• James Robinson on 2014-12-04 1:08:06 PM

    I have to disagree with Omer. A mortgage technically is the security granted by a borrower to a lender in return for a loan. Since there are repayment terms on the loan, it cannot be viewed as a shared interest in a property. The reporting of mortgages on the CB will prevent the non disclosure of property ownership by borrowers, brokers, and bank mortgage "specialists". It does level the playing field for those originators that provide full disclosure regardless of what might or might not show up. The unfortunate thing is that this happens at a time when most lenders are taking a much more conservative approach to multiple property investors, so the borrower with millions in net worth and multiple streams of income can't get a mortgage while the 5% down, negative net worth, minimal credit and job history applicant, just flies right through the system. Fortunately, the lending pendulum will swing back in time as it always does.

  • Omer Quenneville on 2014-12-04 1:15:32 PM

    Its not an opinion, it is a fact. A mortgage is not a loan it is a shared interest and the security and default remedies are the mortgage act. And if we don't protect it, we will pay later. Home equity loans and collateral exempted, they are loans and encumber your life.

  • James Robinson on 2014-12-04 1:49:19 PM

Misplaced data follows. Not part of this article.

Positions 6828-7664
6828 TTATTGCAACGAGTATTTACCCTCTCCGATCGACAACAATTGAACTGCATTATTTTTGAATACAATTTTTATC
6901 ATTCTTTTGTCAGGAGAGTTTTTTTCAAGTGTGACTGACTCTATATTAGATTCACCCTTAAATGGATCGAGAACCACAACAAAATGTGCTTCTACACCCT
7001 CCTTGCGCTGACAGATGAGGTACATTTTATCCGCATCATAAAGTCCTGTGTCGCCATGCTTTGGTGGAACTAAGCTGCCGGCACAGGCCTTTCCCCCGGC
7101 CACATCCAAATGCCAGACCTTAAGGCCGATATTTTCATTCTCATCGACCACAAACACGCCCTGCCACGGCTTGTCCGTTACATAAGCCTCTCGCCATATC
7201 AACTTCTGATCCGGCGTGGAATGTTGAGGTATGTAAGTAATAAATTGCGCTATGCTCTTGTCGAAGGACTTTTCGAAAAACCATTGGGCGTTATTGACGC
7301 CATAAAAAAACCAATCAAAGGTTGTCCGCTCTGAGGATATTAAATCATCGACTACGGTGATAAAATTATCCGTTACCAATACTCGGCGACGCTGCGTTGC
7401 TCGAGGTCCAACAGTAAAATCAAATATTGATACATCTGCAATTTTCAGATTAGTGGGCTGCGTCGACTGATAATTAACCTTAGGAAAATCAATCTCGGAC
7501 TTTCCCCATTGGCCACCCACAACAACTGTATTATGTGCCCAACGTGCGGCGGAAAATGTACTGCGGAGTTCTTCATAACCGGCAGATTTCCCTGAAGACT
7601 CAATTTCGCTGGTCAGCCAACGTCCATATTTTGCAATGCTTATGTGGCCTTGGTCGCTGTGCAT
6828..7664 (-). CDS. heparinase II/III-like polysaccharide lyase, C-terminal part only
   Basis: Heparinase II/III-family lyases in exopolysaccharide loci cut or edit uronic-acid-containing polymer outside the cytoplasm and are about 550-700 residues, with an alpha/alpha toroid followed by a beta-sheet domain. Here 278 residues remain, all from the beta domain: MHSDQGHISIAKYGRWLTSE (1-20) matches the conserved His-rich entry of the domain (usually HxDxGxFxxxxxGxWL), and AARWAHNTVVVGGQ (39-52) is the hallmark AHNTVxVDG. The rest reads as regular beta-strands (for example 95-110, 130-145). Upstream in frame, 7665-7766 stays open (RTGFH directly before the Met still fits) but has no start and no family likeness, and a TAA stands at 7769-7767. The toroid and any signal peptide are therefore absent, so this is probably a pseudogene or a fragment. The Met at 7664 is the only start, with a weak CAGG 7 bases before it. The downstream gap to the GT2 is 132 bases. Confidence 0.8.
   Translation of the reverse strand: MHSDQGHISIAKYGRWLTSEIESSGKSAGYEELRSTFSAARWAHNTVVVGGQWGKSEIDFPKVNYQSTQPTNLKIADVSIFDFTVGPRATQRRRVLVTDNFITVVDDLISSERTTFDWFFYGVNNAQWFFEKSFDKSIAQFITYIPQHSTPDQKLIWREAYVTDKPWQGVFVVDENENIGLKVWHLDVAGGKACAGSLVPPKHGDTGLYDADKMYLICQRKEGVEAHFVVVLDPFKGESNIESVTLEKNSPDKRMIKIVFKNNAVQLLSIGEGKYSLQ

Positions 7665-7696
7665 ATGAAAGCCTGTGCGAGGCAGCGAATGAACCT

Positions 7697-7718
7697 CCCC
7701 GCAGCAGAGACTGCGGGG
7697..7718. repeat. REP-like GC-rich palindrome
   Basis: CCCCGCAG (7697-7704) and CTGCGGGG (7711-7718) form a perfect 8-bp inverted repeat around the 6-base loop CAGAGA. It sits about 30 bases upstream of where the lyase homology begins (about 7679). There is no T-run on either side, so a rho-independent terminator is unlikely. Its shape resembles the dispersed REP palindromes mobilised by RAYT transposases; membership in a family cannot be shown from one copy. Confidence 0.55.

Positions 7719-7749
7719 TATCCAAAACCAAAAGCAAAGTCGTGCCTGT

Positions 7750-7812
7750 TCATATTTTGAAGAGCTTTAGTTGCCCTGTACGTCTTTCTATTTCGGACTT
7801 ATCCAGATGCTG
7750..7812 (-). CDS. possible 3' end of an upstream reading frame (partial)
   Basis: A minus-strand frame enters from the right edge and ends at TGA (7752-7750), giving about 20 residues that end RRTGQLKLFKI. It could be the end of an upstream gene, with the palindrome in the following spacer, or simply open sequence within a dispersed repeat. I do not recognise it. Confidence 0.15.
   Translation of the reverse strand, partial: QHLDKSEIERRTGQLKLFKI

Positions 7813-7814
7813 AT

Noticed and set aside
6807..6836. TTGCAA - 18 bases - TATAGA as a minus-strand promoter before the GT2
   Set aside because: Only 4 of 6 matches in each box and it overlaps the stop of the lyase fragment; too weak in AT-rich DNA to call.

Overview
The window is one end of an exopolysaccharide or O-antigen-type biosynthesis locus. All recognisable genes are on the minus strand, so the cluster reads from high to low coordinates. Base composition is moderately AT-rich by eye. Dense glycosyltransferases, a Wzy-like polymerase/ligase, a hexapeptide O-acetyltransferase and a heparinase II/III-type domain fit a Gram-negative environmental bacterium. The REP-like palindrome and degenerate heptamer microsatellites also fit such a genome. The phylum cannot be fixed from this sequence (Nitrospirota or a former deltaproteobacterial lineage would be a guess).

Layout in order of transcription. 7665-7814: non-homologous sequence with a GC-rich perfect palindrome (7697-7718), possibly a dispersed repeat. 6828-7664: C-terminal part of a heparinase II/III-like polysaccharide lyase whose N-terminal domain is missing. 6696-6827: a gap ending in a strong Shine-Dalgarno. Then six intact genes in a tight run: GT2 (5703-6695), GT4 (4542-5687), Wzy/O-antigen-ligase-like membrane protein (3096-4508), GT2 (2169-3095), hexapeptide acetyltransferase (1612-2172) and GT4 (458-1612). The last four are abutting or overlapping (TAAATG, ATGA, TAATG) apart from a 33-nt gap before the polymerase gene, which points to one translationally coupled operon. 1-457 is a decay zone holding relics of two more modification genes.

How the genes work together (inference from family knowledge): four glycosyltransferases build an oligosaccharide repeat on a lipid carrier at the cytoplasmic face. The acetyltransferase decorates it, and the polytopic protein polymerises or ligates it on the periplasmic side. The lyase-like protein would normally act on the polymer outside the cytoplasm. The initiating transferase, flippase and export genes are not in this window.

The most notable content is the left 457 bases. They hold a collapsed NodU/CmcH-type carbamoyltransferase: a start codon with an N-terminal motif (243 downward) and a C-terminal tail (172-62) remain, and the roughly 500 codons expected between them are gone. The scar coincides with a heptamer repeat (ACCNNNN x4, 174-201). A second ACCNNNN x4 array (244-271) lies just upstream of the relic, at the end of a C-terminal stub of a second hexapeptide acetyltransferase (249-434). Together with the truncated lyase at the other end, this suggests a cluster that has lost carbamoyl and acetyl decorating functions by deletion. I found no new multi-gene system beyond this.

Beyond the remedies in the mortgage act which involve repossession of the property to realize upon the lender's security, virtually all loan agreements in Canada that are secured by real estate contain personal covenants by the borrower to repay the loan. Therefore, I would respectfully suggest, these are loans and since they have repayment terms, they must be included as a liability when assessing the borrowers ability to carry additional debt. To suggest that these should not be reported on the CB seems to suggest that they should also not need to be disclosed on applications for credit. I doubt very much that you would find any support for such a policy in the banking, government or mortgage insurance sectors, or even in the mortgage brokerage business. We all strive to help Canadians build wealth through the responsible use of borrowed money. You simply have to look south of the 49th to see what happens when a pulse is all that is required to borrow money.

  • Mortgage Guy Geoff on 2014-12-04 2:10:40 PM

    The mortgage amounts referenced in the article are the least troubling for me...what is the net worth created by the assets purchased with these loans? Quite likely a bunch more than the net worth, or should I say loss, in the assets that were purchased with this consumer debt. Certainly not all consumer debt is bad - it could be argued things like student loans, RRSP loans, and even car loans {if the car facilitates life necessities} provide some value, however in general it seems to me that this 1/3 will contribute more to one's financial hardship then the mortgage 2/3.